The Work

April 12, 2010 6:35 PM

The Bankruptcy Files: Plenty of Restructuring Work to Go Around

Posted by Brian Baxter

Mega-bankruptcies might have tapered off from their peak of a year ago, but there are still plenty of high-stakes out-of-court restructurings keeping lawyers busy.

Hilton Worldwide, the operator of the Hilton hotel chain owned by private equity firm The Blackstone Group, on Friday announced the successful restructuring of all its existing debt. The arrangement with creditors reduces Hilton's total debt load by $4 billion through the repurchase of $1.8 billion in debt and the conversion of another $2.1 billion of junior mezzanine debt into preferred equity.

Simpson Thacher & Bartlett real estate chair Gregory Ressa, real estate partner Sasan Mehrara, and corporate partner Brian Stadler led a team from the firm advising Hilton and Blackstone on the debt restructuring. Simpson was a logical choice for the assignment--the firm advised Blackstone in July 2007 on its acquisition of Hilton for $26 billion. (Ressa did not respond to a request for comment.)

Hilton is hardly alone in its efforts to reorganize its massive debt obligations out of court. The New York Post reports that Clear Channel Communications, the largest radio company in the country, faces an uncertain future if it doesn't manage to successfully restructure its debt over the next few years.

There's good reason to question whether it will do so. Clear Channel's private equity owners, Bain Capital and Thomas H. Lee Partners, and creditors broke off debt negotiations in December. No discussions on reducing the company's $18.4 billion debt load have taken place since then, the Post reports. Clear Channel was the target of a drawn-out buyout battle two years ago that finally ended after several big banks financing the deal settled litigation with Bain and THL over the terms of the transaction.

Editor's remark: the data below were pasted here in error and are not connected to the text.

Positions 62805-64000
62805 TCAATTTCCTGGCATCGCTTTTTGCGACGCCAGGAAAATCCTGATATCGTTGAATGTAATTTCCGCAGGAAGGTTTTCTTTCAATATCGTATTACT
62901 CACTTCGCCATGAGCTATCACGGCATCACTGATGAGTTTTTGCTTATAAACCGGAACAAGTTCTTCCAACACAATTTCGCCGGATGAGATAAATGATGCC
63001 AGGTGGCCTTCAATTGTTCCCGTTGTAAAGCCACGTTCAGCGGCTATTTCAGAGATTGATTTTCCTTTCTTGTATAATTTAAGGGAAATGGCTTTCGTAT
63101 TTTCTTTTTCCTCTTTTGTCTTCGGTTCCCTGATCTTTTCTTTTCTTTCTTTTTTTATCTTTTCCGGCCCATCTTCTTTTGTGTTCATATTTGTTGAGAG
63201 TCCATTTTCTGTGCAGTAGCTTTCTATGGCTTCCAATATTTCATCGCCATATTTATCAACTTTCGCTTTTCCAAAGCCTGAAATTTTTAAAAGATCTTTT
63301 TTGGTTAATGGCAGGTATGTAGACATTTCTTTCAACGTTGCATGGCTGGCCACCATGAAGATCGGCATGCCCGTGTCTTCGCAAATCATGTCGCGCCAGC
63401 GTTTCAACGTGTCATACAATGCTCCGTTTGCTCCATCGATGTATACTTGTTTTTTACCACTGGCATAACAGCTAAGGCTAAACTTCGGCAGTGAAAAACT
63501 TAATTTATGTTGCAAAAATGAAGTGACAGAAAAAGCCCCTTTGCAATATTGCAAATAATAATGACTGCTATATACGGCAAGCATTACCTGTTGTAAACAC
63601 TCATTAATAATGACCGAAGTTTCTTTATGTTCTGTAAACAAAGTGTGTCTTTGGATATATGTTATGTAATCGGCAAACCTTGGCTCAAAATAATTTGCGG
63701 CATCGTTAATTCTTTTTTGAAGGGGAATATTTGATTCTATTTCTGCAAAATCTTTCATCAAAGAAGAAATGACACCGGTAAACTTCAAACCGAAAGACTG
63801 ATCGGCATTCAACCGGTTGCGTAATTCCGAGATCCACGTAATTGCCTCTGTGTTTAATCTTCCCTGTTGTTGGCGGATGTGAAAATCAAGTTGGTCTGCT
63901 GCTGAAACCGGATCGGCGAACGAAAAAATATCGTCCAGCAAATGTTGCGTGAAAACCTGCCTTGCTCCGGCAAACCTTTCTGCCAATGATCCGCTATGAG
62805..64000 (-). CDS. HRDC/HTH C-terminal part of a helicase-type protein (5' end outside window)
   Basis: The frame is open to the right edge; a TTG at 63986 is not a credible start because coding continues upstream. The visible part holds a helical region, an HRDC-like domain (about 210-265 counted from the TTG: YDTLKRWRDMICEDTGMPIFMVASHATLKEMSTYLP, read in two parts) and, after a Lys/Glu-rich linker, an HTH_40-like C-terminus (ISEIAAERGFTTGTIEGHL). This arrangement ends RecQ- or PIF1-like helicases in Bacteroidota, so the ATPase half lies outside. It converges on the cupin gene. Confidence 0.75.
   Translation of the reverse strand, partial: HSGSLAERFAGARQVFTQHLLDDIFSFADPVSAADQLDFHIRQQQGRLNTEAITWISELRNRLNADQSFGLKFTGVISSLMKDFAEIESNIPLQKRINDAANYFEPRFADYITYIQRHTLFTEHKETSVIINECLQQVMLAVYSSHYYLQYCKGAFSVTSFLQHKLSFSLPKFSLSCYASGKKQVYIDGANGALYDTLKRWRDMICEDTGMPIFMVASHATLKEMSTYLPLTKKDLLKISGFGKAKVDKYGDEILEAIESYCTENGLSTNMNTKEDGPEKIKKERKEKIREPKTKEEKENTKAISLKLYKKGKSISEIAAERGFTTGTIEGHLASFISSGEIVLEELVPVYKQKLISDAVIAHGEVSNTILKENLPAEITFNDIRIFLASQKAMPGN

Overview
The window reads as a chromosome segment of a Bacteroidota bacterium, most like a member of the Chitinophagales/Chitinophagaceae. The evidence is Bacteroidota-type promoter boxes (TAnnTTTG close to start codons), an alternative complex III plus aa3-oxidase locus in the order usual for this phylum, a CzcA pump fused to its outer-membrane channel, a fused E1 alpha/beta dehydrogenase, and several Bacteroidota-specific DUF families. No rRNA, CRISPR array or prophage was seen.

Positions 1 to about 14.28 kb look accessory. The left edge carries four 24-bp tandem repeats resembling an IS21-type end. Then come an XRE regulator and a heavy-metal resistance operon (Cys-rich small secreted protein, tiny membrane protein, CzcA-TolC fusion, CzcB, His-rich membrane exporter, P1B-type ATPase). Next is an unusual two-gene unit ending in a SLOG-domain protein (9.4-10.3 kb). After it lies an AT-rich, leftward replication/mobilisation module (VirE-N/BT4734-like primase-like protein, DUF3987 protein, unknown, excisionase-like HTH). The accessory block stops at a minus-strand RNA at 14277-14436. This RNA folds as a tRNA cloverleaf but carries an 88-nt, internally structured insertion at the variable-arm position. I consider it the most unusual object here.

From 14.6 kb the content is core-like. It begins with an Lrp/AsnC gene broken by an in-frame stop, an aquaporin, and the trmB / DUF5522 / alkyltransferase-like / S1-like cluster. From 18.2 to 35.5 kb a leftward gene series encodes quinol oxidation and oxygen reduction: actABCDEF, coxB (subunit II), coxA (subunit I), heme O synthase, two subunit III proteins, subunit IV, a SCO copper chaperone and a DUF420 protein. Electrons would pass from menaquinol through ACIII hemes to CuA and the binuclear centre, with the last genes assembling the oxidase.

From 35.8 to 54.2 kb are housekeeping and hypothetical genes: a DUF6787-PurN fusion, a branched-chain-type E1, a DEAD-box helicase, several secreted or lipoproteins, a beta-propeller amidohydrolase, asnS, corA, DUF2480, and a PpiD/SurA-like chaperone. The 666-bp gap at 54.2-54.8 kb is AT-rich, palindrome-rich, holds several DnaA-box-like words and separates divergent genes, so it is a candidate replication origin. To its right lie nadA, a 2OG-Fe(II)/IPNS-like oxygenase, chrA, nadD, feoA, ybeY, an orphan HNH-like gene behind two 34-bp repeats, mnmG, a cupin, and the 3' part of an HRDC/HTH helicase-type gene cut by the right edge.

Some of Clear Channel's creditors are hoping the company will collapse so they can pick up pieces of the San Antonio-based radio giant, according to The Post. Sources familiar with the Clear Channel deal, which involved many lawyers from several firms, tell The Am Law Daily that the debt discussions haven't yet involved outside lawyers. Who's likely to get the work when they do?

Ropes & Gray advised both Bain and THL on their acquisition of Clear Channel. We contacted David Chapin, the lead Ropes partner advising on the Clear Channel deal, to ask if the firm has been involved in the debt restructuring talks, but Chapin did not return our call.

Another firm that might be in line for Clear Channel restructuring work is Kirkland & Ellis. Like Ropes, the firm enjoys a relationship with Bain. Given its strong restructuring practice, Kirkland figures to be in the mix.

While corporate bankruptcy filings might not be keeping up with last year's record pace, they haven't dried up. Here are some that have come across our radar in recent days (attorneys' hourly billing rates are listed in parentheses, when available):


The parent company of Pali Capital, the ailing broker-dealer and investment banking boutique earmarked for dissolution, has been forced into bankruptcy. Reuters reports that Pali Holdings filed for Chapter 11 on April Fools' Day after being unable to find a buyer for the firm that once had $200 million in annual revenue.